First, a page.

What is Stormwater & Why Does the Government Care about It?

Stormwater drainage is a massive topic in 2022. As more severe weather patterns emerge, governments are focusing on declining infrastructure. We often don’t think about it, but the United States is a young nation compared to other countries. Yet, our gray infrastructure is starting to encounter growing pains with stormwater with aging cities. The definition of stormwater, of course, is water from rain events and snowmelt that runoffs off the land. This article will break down how our local governments plan to empower communities to help assist in stormwater drainage issues.

stormwater drainage

Where does Stormwater Go?

Stormwater management starts with gray infrastructure, the systems engineered on public property. Gray infrastructure gets a lot of attention because of the grave importance of its utility. Massive public storm drains move water away from properties to prevent damage. Our taxes help pay for these systems to keep us environmentally and economically healthy.

Over time, as cities continue to grow to fit the needs of more and more residents, more hardscapes have popped up. We need more surface space for buildings, roads, and sidewalks. This concrete makes water runoff flow faster, and at higher velocity into stormwater drains. With more water entering drainage systems, there is pressure on plans to keep up with water flow. In systems with high overflow, contaminated water can move out into streets and local waterways. This can make people sick from viral and bacterial infections. The concern for public health, environment and economic growth has led local cities to seek ways to offset water runoff.

What is Stormwater Management?

In the 70s, it became clear that pollution was a growing problem. (Air pollution was 5x worse in the 1970s than today.) A growing public concern led President Nixon to declare his intent to work on pollution control during his term. This was also during the time of the “flower child.” Progressive environmental thought on college campuses was influencing government agendas.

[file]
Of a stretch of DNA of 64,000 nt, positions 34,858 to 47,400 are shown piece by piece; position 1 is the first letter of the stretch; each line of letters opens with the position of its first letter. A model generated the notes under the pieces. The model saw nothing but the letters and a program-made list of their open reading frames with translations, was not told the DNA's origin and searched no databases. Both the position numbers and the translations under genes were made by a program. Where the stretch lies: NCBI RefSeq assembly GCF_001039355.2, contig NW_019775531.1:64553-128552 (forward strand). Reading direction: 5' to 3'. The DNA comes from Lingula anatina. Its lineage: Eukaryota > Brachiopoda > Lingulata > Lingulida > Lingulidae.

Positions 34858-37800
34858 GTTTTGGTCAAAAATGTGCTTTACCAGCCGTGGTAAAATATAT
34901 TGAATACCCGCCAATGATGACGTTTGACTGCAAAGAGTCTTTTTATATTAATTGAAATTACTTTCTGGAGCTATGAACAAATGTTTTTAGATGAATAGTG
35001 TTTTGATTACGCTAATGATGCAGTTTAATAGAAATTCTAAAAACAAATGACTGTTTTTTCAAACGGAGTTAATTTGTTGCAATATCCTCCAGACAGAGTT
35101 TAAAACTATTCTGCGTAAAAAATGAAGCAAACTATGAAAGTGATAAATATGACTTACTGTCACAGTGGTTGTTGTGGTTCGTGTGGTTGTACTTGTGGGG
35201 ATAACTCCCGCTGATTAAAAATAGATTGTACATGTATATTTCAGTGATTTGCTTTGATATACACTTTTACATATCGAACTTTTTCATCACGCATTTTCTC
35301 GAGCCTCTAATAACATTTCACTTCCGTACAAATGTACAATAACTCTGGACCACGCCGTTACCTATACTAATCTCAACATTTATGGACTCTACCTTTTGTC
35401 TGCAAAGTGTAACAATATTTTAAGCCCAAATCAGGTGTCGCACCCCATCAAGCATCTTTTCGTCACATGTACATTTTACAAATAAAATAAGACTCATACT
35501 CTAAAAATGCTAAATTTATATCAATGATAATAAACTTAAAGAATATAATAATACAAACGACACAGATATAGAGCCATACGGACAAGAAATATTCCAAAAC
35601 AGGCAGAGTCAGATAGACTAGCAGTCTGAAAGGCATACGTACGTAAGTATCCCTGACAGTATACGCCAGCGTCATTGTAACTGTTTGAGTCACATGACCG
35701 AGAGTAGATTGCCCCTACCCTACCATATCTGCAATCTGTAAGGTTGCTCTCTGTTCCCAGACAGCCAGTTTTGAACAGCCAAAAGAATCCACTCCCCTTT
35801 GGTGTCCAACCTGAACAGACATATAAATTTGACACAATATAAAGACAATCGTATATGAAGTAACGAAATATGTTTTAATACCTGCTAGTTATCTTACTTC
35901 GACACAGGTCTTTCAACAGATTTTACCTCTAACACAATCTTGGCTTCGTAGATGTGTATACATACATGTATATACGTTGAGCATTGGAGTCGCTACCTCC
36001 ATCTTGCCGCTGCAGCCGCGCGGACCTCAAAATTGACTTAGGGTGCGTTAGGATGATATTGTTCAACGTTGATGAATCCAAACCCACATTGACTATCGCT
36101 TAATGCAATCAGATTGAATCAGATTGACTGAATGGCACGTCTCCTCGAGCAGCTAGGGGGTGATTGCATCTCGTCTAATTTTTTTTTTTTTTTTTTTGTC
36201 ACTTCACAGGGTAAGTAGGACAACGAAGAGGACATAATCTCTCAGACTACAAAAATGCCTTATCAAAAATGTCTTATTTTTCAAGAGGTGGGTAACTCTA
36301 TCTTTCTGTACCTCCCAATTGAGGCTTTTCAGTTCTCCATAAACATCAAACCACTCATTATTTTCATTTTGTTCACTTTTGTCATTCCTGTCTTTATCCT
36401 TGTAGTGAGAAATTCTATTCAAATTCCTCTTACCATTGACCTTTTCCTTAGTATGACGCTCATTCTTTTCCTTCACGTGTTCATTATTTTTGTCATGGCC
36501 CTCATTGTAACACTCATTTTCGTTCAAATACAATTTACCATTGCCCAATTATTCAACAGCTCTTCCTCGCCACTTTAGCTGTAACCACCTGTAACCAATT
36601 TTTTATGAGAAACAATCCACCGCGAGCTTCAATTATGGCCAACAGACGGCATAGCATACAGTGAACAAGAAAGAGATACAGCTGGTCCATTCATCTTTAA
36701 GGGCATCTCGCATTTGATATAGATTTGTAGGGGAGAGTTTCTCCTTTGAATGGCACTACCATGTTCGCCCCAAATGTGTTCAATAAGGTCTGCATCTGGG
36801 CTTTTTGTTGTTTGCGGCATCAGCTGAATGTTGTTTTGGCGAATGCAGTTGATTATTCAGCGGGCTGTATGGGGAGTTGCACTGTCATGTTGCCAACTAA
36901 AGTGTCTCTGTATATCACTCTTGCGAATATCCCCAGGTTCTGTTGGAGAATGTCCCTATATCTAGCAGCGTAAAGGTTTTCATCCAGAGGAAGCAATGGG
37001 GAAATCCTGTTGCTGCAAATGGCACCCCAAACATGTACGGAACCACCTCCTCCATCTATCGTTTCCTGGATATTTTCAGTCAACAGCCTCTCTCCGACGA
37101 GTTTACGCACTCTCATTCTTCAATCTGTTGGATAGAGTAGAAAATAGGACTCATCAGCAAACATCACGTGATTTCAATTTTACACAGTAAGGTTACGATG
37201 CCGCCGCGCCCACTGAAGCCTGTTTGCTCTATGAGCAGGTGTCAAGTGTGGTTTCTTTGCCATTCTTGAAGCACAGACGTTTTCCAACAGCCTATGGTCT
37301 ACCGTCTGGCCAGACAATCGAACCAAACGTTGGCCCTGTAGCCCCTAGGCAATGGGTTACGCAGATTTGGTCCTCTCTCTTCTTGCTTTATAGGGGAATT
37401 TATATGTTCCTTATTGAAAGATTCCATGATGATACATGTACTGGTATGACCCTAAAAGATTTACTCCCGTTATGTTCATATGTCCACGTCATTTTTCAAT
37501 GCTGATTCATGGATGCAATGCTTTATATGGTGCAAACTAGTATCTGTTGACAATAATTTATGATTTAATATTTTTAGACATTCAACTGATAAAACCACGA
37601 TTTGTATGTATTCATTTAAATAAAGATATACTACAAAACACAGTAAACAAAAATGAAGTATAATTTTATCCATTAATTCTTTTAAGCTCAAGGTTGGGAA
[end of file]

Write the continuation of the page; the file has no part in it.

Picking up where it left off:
When faced with growing environmental problems, stormwater management was one area that became a necessity for engineering and regulation. Municipal programs were to receive more financing, and with money came code to make sure funds were appropriately used. For stormwater, this all started in 1973 with the Clean Water Act.

The Clean Water Act and NPDES

The Clean Water Act was passed during the LBJ presidency. This legislation penalized water point sources that were polluting waterways. Unless the point source had a permit from the National Pollution Discharge Elimination System (NPDES), in that case, the polluter wouldn’t be penalized. So, for example, a shopping mall could file for a permit from the NPDES if they know that their property has a lot of water runoff each year. In 1973, the U.S. EPA (Environmental Protection Agency) started to exempt some stormwater dischargers from permitting requirements. Except in cases where significant pollution was happening.